For Reisewitz, the untamed and the domesticated are neighbors that coexist, merge, and sometimes blend, like in “Tababuia” (2009), which employs dense visual layering and startling contrasts of scale. Here, a placid river shore works as a backdrop for a flurry of black and white plants that overlap with sepia cutouts of human figures and favela buildings. But the photo-collage that best epitomizes Reisewitz’s visual research is probably “Casa Canoas” (2013), an intriguing portrait of the house that Brazil’s most renowned modernist architect, Oscar Niemeyer, built for himself on the outskirts of Rio di Janeiro in 1951. The elegant winding form of the roof, symbolic of Niemeyer’s dismissal of the strict, angular lines of Bauhaus architecture, brings to mind the Amazon River, as it gently disappears amid the lush vegetation (some real, some collaged) which presses in on the glass-walled house on all sides. It is a mutual invasion: the roof reaches out to embrace the forest but the trees fight back, conquering the living room.
Once again, the forest and the city rub shoulders generating a pressure that echoes that of European culture and religion spreading over the centuries in the country. This tension also reminds one of the rapidly changing relationship between the urban and rural in modern-day Brazil, and poses some serious questions concerning the future of its luxuriant natural environment. The concern for environmental degradation and demographic pressure is a common thread in Brazilian photography. Possibly the most renowned photographer dealing with these subjects isfellow countryman Sebastião Salgado, whose latest traveling and highly institutional behemoth of a show, Genesis, will open in this exact spot on September 19th (sustaining the Midtown Brazilian momentum a little longer).
Genesis consists of over 200 spectacular black-and-white photographs of landscapes, wildlife, and indigenous peoples from around the globe: the land and life of still-pristine and often remote fragments of the world, from Brazil to Alaska. Yet, even if the premises of the work are comparable, the outcomes couldn’t be more dissimilar—visually, in scale, in scope, and in results. In the face of Salgado’s majestically-executed and elegantly-framed shots, the viewer, rather than being deeply concerned about pressing environmental issues, is often left in pure awe: there’s too much beauty, too much distance. As one attempts to relate to the graceful faces and the alluring gestures of the Zo’é tribe living deep in the Amazon jungle, it is hard not to feel like one is looking at beautiful creatures from another planet. In Genesis, nature is too profoundly beautiful to be perceived as neighboring.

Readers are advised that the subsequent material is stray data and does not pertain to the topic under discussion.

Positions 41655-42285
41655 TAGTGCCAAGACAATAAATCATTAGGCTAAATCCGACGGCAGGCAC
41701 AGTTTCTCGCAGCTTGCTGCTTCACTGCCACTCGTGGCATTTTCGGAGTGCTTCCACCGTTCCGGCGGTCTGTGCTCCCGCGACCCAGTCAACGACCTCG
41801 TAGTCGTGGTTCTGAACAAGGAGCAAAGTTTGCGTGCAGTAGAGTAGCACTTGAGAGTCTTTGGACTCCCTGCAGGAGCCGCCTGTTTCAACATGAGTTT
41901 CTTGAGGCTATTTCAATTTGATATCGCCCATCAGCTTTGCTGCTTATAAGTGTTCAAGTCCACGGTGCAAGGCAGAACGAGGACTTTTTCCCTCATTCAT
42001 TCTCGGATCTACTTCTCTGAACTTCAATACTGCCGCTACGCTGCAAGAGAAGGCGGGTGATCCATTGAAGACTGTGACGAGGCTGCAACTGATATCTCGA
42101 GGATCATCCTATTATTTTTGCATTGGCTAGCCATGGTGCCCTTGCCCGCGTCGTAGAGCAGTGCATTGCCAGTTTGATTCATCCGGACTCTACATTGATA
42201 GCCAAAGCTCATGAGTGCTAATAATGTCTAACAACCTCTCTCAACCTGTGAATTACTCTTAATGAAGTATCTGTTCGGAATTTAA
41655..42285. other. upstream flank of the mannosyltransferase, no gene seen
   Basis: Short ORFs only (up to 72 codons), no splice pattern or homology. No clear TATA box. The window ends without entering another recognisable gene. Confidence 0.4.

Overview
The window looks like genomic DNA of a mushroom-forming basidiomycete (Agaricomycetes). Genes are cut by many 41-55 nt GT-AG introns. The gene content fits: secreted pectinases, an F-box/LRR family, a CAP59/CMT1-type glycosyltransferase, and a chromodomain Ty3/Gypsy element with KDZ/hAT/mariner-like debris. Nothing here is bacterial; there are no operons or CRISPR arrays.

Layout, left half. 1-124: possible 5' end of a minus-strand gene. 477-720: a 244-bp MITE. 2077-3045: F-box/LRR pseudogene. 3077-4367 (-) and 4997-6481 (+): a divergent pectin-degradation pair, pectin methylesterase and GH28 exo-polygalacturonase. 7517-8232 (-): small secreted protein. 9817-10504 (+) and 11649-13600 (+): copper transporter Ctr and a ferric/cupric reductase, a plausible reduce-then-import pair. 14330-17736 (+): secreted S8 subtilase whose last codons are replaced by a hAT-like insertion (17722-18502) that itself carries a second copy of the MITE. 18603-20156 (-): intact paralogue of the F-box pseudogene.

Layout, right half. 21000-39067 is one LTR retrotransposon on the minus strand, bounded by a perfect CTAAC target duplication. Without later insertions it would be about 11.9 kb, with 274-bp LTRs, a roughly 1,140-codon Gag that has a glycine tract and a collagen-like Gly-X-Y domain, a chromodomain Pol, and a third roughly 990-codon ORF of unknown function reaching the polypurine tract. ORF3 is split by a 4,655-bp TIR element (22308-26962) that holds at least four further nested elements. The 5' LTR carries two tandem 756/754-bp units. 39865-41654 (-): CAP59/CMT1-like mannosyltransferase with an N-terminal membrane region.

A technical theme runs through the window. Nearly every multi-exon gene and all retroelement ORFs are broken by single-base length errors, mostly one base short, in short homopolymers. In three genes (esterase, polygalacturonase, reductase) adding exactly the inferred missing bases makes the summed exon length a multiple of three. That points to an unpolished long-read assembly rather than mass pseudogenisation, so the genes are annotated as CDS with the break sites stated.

On the other hand, for Reisewitz, proximity is the key, the light used to illuminate the complex relationship between humanity and the wilderness. In “Butantã” (2013), the pale, modern cityscape of São Paulo is pictured from afar, seeming to rise up amid the rainforest: a little white island in a gargantuan sea of green. As I was looking at this work I caught myself thinking that the struggle between the forest and the city doesn’t necessary belong to faraway lands and forgotten realms. On the contrary, it actually used to take place right here, in the backyards of North America. It was not so long ago, as William Faulkner put it in his utterly beautiful short story The Bear (1942), that U.S. citizens were the ones dealing with “the wilderness, the big woods, bigger and older than any recorded document of white man fatuous enough to believe he had bought any fragment of it.” Today, Reisewitz’s work provides a poignant testament that the man is still “fatuous enough,” but in his narrative, the ending is yet to be written.